For instants on January 1, 2010, a free trade agreement took effect between Association of South East Asian Nations (ASEAN) and China on “economic integration in trade of goods, trade of services and on investment. China and six ASEAN countries (Brunei, Indonesia, Malaysia, Philippines, Thailand and Singapore) eliminated tariffs on 7000 product categories which cover 90% of traded goods and their foreign direct investment (FDI) has gradually expanded soon afterwards” (Lakatos & Walmsley 2012, P. 767). Further analysis has showed that over the years, trade liberalization will lead to economic development and prosperity as well as it will boost their profitability. Hence, the FTA allowed “ASEAN to benefit from china’s economic growth and its ability of providing investment opportunities through gaining access to a diversifiable market and it gave China access to the vast natural resources and raw materials in ASEAN countries” (Lakatos & Walmsley 2012, P. 766).
From the above example, one can derive that implementing the aspects of free trade truly brings about the maximum benefit to the participating countries and such integration between state economies in a region scale will most likely make each country dependent on the other. “Through fear of losing gains, theoretically countries will avoid conflict and promote peaceful relations as well as the fact that conflict will have a higher cost” (Polachek, Robst and Yuan, 1999). It will also lead to creating norms between the involved countries through eliminating cultural barriers amongst them creating a unity of mutual interests.
Analysis of Liberal Drawbacks.
Liberalism has been critiqued for the fact that markets are not “a natural phenomenon” and thus, it can’t be argued that it will balance by itself. It has been also criticized for “not looking in to the political or the social aspect as it only sees individuals as rational actors”. Moreover, “a Marxist critique is that liberalism does not count for equality and justice of economic outcomes”, thus, creating class conflict (Smith. R 2011, P. 16).
From the above points and the example of China-ASEAN free trade agreement drawn in regard to the liberal principle, it can be inferred that it does not account for the equality of the economic outcomes. For instance, although all countries participating in the FTA have a mutual gain, it is not a fair gain in terms that not all countries (6 out of 10) get to benefit from eliminating tariffs over the 90% range of products. Also FDA varies from one country to another. In addition, studies by Csilla Lakatos & Terrie Walmsley have shown that the economic gain of China as a country is expected to be more than ASEAN countries economies combined and “ASEAN manufacturers are expected to face higher competition from cheaper Chinese exports on both domestic and international markets.” (Lakatos & Walmsley 2012, P: 767).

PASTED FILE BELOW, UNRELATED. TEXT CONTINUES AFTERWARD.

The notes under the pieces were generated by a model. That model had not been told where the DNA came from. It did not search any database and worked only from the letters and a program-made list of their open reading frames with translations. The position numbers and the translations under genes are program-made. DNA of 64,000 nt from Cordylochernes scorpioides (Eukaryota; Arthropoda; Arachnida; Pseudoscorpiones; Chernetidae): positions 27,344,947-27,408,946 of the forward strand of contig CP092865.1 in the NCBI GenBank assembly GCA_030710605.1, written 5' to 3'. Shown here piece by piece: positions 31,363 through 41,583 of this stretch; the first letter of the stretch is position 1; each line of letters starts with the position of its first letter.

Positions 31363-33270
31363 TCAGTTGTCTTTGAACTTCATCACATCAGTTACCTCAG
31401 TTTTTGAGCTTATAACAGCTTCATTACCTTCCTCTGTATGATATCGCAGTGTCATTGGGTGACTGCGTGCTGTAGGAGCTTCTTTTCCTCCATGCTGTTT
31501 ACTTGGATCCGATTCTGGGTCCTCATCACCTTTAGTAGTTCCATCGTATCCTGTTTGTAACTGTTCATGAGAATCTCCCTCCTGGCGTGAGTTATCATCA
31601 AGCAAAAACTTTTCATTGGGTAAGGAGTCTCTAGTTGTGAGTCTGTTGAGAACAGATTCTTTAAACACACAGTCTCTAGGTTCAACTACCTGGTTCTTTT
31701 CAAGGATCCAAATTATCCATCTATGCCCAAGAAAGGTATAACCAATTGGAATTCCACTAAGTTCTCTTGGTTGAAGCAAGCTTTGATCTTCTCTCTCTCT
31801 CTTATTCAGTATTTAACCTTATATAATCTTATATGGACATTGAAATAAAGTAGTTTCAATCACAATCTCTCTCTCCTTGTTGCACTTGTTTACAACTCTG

Such inequalities might have a larger impact in the long run as their economies will part ways from each other creating a gap of unequal gains. The gap may raise security alerts among the participant countries resulting in a security dilemma leading to conflicts due to one or more than one country with higher economic powers.
Another notion that can be derived from the imbalanced economic power, one can argue that “the interdependency the FTA created might be shifted to be a one side dependency on that exact higher power” creating hegemonic instability (Keohane & Nye 1977, P.8).
Addressing the argument that liberalism ignores political and social factors in its interpretation of international relation, is a major lack of foresight with regard to other countries. In my opinion, a free trade zone will create an issue for other countries not participating in the FTA. Logically the magnitude of trade will be amplified for those who are included in the FTA. Therefore, other countries that ones depended on one of the ASEAN countries for example, will be left a side and their trading activities will be reduced. On a social level, the diversity of products that will be available in China and ASEAN will attract imports from other states resulting in an increased flow of cash into the FTA zone. From a financial perspective, a negative balance of trade in a given country will lead to lowering living standards and a weak economy. Thus, the disregard to the political side with other countries and how free trade will be reflected on their economies might lead to unwanted tensions.
The article has attempted to shed light on the basic assumptions of the liberal theory. Many of the trade activities that the theory suggests would dramatically enhance the economic situation of the countries adopting it leading to economic prosperity. However, I do not deny that there are some disadvantages that can emerge from the example illustrated above, theoretically as viewed by other grand theories (mercantilism & Marxism); the end result of a free market is conflict as at some point, injustice and inequality might dominate. But, I conclude, the shortcomings mentioned depend on the nature of the agreement, the political situation between the participants and the economic situation of each country.